Any post-production changes to this publication are listed at www.oecd.org/edu/eag2008. The website www.pisa.oecd.org provides information on the OECD Programme for International Student Assessment (PISA), on which many of the indicators in this publication draw. Education at a Glance uses the OECD’s StatLinks service. Below each table and chart in Education at Glance 2008 is a url which leads to a corresponding Excel workbook containing the underlying data for the indicator. These urls are stable and will remain unchanged over time. In addition, readers of the Education at a Glance e-book will be able to click directly on these links and the workbook will open in a separate window. Codes used for territorial entities

These codes are used in certain charts. Country or territorial entity names are used in the text. Note that in the text the Flemish Community of Belgium is referred to as “Belgium (Fl.)” and the French Community of Belgium as “Belgium (Fr.)”. AUS AUT BEL BFL BFR BRA CAN CHL CZE DNK ENG EST FIN FRA DEU GRC HUN ISL IRL ISR

Australia Austria Belgium Belgium (Flemish Community) Belgium (French Community) Brazil Canada Chile Czech Republic Denmark England Estonia Finland France Germany Greece Hungary Iceland Ireland Israel

ITA JPN KOR LUX MEX NLD NZL NOR POL PRT RUS SCO SVK SVN ESP SWE CHE TUR UKM USA

Italy Japan Korea Luxembourg Mexico Netherlands New Zealand Norway Poland Portugal Russian Federation Scotland Slovak Republic Slovenia Spain Sweden Switzerland Turkey United Kingdom United States

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Chapter

A

The Output of Educational Institutions and the Impact of Learning

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INDICATOR A1

TO WHAT LEVEL HAVE ADULTS STUDIED? This indicator profiles the educational attainment of the adult population, as captured through formal educational qualifications. As such, it provides a proxy for the knowledge and skills available to national economies and societies. To have a better understanding of the demand for education, the distribution of occupations across OECD countries and the matching of tertiary-educated individuals to skilled jobs are also examined in this indicator. Data on attainment by fields of education and by age groups are used to examine the distribution of skills in the population and to furnish a rough measure of skills that have recently entered the labour market and of those that will be leaving the labour market in the coming years.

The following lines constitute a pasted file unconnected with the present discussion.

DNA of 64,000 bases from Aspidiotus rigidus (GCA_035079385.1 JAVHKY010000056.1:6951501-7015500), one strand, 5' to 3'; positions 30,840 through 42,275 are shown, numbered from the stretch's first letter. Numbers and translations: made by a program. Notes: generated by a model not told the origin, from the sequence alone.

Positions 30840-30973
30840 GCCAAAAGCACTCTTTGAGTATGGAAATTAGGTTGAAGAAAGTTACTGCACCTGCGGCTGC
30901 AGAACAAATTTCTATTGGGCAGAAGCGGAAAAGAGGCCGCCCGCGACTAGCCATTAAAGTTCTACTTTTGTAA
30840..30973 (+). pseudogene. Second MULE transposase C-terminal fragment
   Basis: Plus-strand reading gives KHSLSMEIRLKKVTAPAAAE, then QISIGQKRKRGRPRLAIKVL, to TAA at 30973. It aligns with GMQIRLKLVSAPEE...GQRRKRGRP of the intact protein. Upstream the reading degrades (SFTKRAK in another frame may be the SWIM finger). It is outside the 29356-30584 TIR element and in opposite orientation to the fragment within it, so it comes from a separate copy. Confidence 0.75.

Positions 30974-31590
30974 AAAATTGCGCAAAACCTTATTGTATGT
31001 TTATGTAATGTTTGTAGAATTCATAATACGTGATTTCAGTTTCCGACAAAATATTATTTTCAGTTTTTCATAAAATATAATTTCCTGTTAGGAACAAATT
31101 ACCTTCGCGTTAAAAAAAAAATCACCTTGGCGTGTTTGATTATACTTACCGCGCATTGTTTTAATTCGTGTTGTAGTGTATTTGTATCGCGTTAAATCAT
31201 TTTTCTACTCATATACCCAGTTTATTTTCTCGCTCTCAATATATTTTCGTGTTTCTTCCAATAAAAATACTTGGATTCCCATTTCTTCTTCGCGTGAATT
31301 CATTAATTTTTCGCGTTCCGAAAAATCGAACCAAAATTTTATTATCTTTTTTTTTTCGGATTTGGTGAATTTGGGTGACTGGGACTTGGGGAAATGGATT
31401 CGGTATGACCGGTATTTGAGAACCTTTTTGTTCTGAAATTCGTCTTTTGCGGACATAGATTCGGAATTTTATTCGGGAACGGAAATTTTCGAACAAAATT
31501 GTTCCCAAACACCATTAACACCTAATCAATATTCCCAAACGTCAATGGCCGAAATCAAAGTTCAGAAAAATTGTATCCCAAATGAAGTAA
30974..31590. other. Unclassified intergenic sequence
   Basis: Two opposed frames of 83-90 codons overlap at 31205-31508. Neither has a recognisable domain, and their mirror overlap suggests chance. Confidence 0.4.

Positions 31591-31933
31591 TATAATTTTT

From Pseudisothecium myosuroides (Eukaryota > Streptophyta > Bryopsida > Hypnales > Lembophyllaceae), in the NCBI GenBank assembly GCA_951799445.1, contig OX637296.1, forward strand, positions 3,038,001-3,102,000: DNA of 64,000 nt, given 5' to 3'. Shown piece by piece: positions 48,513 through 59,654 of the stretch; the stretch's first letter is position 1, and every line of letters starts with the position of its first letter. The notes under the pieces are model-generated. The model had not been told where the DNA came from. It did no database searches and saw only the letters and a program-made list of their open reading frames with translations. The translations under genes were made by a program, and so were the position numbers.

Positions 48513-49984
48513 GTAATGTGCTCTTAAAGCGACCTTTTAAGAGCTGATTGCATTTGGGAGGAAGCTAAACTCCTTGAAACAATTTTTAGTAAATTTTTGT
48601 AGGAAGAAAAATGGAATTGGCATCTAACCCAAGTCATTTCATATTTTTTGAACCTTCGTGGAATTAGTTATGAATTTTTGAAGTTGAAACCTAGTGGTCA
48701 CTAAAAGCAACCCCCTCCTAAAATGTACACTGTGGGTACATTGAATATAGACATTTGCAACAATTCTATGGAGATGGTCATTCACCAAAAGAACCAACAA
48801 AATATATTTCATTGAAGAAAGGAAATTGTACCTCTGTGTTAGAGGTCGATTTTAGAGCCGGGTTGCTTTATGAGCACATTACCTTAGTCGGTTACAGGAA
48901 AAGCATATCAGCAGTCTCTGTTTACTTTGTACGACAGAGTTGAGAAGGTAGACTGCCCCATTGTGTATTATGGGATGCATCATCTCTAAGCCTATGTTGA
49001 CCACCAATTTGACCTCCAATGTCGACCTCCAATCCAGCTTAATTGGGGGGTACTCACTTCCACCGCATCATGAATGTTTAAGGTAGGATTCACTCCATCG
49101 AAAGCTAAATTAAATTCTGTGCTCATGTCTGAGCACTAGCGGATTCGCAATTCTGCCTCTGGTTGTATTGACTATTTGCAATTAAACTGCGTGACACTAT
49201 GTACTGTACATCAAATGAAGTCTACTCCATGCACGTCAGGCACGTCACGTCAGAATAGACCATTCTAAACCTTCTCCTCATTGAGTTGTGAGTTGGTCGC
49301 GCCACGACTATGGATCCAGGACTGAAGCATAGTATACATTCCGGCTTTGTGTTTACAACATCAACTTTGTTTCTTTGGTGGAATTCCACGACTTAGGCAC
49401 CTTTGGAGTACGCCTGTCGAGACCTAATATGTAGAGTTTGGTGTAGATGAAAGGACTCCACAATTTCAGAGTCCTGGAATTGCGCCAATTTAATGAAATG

Key results Chart A1.1. Proportion of population in skilled jobs and proportion of population with tertiary education (2006)

The chart depicts the proportion of the 25-to-64-year-old working population in skilled jobs and the proportion of the 25-to-64-year-old population with tertiary education (2006). Tertiary attainment (5B, 5A/6)

Skilled jobs (ISCO 1-3)

Large proportions of the workforce have moved into skilled jobs in OECD countries. Along with experience gained in working life, education provides a principal source of skills for the labour market. In OECD countries, the proportion of skilled jobs in the economy is generally larger than the potential supply of tertiary educated individuals. For countries in which work-based learning is central to occupational advancement, this difference is large. A broader initial skill base might require additional investment in higher education. In a few countries, tertiary attainment matches or marginally exceeds the proportion of skilled jobs, so that further expansion of higher education will to some extent depend on the growth of skilled jobs in the coming years. %

60 50 40 30 20

0

Netherlands Australia Switzerland Israel Finland Norway Iceland Luxembourg Belgium Canada Sweden Denmark United Kingdom Germany France Slovenia Italy Ireland Czech Republic Austria United States Slovak Republic Hungary Poland Spain Portugal Turkey

10

Note: For the United States, ISCO groupings 3 and 9 are not separated and thus distributed among remaining ISCO categories. Countries are ranked in descending order by the proportion of the population in skilled jobs. Source: OECD. Table A1.3a and Table A1.6. See Annex 3 for notes (www.oecd.org/edu/eag2008). 1 2 http://dx.doi.org/10.1787/401474646362

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Other highlights of this indicator

INDICATOR A1